(Bertrancourt) Beaucoup shells last night and other disturbances in the form of large rats galloping over my physiognomy and ear-splitting din of adjacent batteries. This has been the most curious and uncomfortable Easter I’ve ever spent. Like the other villages, this still retains a few of its bolder or more phlegmatic inhabitants, who do a trade in cider – a foaming and refreshing beverage. We now get little or no bread, only army biscuits, but the cooks still contrive to make porridge, stews and rissoles.
8.30.p.m. In bed with a flimsy canvas cover and lucky to get it. Had opportunity of watching our battery firing salvoes i.e. all six guns at once. It scared the deuce out of my hair-brained animals. Enemy planes often swoop down low to observe positions and then there is much rumpus of Archies and machine guns. Our new lines (in another orchard) are a mile or two further on. Also had satisfactory sight of a large drive of Hun prisoners – pretty rough customers; they don’t look as though they had had a rosy time.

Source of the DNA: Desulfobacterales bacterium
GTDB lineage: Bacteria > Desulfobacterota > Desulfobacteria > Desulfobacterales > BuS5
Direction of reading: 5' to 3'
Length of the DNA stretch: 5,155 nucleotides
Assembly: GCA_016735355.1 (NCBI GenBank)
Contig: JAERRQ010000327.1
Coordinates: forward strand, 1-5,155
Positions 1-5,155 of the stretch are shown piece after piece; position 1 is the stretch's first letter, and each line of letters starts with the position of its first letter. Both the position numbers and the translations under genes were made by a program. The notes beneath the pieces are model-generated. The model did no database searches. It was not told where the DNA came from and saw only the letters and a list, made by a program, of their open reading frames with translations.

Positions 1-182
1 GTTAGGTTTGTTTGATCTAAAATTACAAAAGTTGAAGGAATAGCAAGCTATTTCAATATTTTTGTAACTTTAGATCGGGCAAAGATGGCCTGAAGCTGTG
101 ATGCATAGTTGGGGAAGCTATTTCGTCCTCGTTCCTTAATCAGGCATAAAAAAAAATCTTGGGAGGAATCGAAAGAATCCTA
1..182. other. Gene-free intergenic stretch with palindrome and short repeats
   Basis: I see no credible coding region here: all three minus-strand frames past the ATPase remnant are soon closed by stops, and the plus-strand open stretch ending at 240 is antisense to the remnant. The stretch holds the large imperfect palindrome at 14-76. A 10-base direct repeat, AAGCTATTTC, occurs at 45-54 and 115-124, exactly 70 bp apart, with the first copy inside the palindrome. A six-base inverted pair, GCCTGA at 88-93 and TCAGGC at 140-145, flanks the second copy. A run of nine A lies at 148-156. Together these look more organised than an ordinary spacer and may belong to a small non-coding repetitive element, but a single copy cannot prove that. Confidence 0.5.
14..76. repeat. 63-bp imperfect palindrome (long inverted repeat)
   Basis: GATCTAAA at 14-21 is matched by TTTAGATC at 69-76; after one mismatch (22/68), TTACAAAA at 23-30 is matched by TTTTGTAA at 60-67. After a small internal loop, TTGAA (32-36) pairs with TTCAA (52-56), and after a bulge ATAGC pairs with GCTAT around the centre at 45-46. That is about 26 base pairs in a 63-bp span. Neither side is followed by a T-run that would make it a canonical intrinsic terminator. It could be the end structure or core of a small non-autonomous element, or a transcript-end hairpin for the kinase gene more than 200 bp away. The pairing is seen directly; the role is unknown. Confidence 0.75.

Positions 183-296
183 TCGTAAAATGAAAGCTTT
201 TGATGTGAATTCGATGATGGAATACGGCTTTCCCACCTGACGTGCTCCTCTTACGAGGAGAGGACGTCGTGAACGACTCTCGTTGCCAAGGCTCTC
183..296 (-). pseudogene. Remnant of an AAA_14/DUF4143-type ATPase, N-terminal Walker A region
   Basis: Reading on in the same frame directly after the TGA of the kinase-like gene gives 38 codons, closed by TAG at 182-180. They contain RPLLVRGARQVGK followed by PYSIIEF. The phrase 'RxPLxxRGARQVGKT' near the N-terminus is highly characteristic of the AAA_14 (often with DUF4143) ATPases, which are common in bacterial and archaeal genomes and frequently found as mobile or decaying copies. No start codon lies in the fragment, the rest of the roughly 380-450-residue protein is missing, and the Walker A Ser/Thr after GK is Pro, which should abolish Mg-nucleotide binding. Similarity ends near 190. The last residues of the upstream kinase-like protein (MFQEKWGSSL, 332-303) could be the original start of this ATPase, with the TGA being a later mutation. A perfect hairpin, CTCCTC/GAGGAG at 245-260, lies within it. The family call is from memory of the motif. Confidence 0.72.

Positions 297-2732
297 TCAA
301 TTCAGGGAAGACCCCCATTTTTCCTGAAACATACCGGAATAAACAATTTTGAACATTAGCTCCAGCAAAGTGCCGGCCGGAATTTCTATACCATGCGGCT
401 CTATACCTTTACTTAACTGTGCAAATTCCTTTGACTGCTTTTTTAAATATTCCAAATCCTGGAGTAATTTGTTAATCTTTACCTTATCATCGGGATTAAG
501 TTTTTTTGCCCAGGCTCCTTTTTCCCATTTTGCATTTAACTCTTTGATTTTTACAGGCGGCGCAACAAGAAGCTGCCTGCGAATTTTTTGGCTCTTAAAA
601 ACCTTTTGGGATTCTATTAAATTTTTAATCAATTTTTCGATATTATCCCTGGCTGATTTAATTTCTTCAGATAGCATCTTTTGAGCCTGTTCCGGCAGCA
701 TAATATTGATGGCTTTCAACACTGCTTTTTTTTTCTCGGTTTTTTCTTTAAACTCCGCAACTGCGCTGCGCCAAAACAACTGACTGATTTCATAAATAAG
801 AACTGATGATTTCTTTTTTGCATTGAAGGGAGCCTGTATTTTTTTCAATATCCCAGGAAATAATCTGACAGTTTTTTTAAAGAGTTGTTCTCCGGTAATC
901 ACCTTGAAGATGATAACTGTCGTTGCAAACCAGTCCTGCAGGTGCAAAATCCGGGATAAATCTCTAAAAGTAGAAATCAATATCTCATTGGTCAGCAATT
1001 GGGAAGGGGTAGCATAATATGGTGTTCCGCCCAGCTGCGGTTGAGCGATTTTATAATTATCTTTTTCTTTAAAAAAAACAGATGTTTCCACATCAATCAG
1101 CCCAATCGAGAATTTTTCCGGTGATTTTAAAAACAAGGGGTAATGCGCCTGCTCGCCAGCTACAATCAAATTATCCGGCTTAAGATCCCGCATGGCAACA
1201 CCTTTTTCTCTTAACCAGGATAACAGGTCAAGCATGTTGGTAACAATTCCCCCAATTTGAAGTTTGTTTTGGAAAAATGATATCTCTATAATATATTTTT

[Image: A column of German prisoners captured by New Zealanders during the second Somme offensive walking down a road near Louvencourt. Photograph taken 31 March 1918 by Henry Armytage Sanders, National Library, New Zealand, Ref: 1/2-013072-G]
[Note – Real-time extracts from the New Zealand Division HQ Unit Diary, Western Front, 1918, are provided by Archives New Zealand on this Twitter feed: https://twitter.com/NZDIV_Diary The diary entry for 30 March 1918 states, “The prisoners captured amounted to 250 with 50 machine guns and 1 light minewerfer”.]